Thread: I'm flummoxed!
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Old December 20, 2019, 23:31   #11
hueyville
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Location: Foothills of the Blueridge Mountains
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Just changing the torque value by a few pounds either way can greatly affect barrel harmonics. My custom bolt rifle builder has about five versions of his proprietary muzzle brake. After a build is nearing completion he shoots the rifle with at least three of them and based on which shoots the best he then custom makes a brake for the rifle that has correct fit and astethics. He may remove and modify the brake two or three times then make another modiflying it in slightly different degrees, different lemgths, rows of holes, etc till barrel shoots as well as he thinks possible.

I took him a used Remington 700 in 7mm mag that was shooting 2.25 MOA at 100 and worse as distance increased. He disassembled, shaved rear of barrel, recut chamber, cryotreated, fit muzzle break, worked over the factory trigger, bedded the action in factory stock after Blueprinting it, installing his preferred base and rings then handed me back a 1/2 MOA rifle out past 500 yards.

Bought a Browning Boss in 22-250 which he ripped apart, shortened barrel a 1/4" from rear and recur chamber, cryofroze, made slight alterations to the ports in the factory Boss adjustable harmonics brake, removed their horrid rubber bedding and properly bed it, blueprinted action, worked trigger and at 100 yards unless iron the target to get it flat and have a caliper can't measure group size as it appears to be a one hole group with five rounds fired. Have to bring targets home, set up ironing board and iron them nice flat and crisp then lay on my light table use for viewing slides and use a micrometer to figure out actual group size as it shoots in the tenths of an inch.

When send him a Bartlein, Shilen, Kreiger, Pac Nor, Douglas, etc along with a good action to blueprint it's amazing what I get back. But one thing I do with almost every build from home built 10.5" AR 15, 16" Ruger 10/22, new or used factory or custom rifle of rack at LGS I first properly mount a minimum of 24x scope, often 36x in good rings that have been lapped and after a break in cycle I then shoot to see what rifles potential is. Mostly I use a Vortex Viper PST 6-24x50*bought on a clearance deal so cheap ended up with three.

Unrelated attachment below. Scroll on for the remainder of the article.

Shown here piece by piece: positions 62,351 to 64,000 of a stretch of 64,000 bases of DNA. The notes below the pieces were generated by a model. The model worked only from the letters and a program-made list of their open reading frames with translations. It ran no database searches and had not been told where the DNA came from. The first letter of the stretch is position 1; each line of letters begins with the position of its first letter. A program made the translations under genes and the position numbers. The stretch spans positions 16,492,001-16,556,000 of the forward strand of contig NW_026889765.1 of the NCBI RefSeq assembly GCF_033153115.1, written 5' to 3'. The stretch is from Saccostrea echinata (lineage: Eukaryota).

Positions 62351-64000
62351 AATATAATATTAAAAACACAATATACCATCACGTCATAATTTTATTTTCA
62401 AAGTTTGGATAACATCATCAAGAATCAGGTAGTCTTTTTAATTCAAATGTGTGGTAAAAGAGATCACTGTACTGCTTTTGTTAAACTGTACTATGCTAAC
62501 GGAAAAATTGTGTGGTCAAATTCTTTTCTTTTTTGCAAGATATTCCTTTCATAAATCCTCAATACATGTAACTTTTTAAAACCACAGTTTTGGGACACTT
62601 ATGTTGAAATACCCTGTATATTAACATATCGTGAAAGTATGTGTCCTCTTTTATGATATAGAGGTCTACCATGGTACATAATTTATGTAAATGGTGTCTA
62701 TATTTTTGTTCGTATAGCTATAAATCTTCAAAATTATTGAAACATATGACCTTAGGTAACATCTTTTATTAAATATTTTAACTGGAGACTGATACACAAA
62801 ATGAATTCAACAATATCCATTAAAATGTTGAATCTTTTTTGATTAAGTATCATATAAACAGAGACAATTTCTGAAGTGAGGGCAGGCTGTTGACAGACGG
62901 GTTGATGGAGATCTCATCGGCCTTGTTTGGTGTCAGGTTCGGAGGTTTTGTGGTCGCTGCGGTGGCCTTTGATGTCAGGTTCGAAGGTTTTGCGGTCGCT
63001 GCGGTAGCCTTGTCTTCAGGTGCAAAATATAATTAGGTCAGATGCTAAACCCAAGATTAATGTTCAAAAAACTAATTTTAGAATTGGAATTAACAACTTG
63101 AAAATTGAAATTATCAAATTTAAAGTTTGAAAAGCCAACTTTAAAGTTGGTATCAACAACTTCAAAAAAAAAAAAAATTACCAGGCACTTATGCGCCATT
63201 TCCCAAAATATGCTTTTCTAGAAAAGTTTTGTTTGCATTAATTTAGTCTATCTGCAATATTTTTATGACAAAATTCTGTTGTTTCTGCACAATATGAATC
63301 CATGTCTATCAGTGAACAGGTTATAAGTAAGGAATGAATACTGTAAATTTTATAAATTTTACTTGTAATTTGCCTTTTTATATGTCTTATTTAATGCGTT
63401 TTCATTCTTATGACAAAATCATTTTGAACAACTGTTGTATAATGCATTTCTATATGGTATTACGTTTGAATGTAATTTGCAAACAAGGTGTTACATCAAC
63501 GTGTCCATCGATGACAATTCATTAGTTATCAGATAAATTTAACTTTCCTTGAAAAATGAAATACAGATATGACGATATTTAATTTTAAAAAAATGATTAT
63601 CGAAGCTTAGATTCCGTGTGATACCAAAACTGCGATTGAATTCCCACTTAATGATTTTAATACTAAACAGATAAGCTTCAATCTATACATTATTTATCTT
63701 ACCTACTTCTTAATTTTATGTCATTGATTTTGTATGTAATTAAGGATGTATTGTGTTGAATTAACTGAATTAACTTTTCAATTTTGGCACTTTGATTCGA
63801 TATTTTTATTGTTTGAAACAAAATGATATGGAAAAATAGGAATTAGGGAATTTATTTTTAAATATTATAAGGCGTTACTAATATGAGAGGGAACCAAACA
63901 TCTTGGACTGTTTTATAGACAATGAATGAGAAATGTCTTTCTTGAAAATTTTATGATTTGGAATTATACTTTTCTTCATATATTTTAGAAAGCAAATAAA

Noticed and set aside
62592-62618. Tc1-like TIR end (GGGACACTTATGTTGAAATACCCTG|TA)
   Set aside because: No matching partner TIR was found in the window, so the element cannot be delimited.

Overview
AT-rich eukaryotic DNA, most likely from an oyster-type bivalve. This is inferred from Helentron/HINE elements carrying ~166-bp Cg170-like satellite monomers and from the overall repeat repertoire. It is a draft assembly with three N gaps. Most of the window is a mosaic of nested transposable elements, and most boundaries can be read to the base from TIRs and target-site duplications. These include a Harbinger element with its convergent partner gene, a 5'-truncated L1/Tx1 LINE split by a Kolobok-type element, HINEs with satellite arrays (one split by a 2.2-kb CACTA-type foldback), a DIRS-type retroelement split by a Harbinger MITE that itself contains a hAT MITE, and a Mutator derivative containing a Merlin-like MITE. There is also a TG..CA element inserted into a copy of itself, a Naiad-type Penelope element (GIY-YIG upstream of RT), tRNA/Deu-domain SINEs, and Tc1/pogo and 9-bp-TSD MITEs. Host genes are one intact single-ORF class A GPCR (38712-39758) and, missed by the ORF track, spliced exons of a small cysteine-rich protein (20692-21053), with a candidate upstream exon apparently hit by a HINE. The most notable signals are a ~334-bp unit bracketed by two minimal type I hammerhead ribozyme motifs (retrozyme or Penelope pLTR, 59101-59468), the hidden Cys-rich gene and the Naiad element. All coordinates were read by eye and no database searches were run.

Some new rifles have rough bore if not hand lapped and will copper foul in just a few rounds. Some have out of square chambers if off the rack factory or crooked throat. But I take a cleaning kit, bore scope and thermocouple so see what temperature the rifle likes to shoot at and what temperature is too hot and groups fall apart. Have taken many lightly used factory rifles to range and discovered why owner traded it. Some would copper foul in only five rounds requiring lapping and proper break in before proceeding. Some I had to use a throating reamer to fix an out of square throat.

Others had to use a crown lap to stone out a small burr and some have even had to use a facing cutter followed by a champhering cutter then lap to repair crown on the bench at the range. Will get some odd looks when you insert a pair of cutters in the muzzle of a rifle and steel shavings start to drop but have seen some muzzles were out of square once looked really closely. Do not do this to your new rifle as its a factory warranty job if needed and I have bought so many used rifles with intent to only use the action for a custom build I like to play with them.

Have at least a half dozen rifles purchased for cheap as owner said he was trading because it didn't shoot. Some of these were respected local shooters and LGS took them at their word and paid them appropriate price for a rifle that needed rebarreled. After doing my best to diagnose issue, sometimes two and fix them on range suddenly a 3 MOA rifle after four groups was a 1 MOA rifle following throating, lapping the bore and stoning the muzzle. Take same rifle home and work over the trigger, rebed the action and it was sub MOA by a fuzz or three for cost of a few rounds and use of a few specialty tools. If planning on throwing a barrel away when buy a rifle it's the perfect candidate to teach yourself gunsmithing on especially diagnosing issues with the bore. I also take a chamber cast of all my rifles to use for handloading specific loads for it and to examine for chamber and throat imperfections.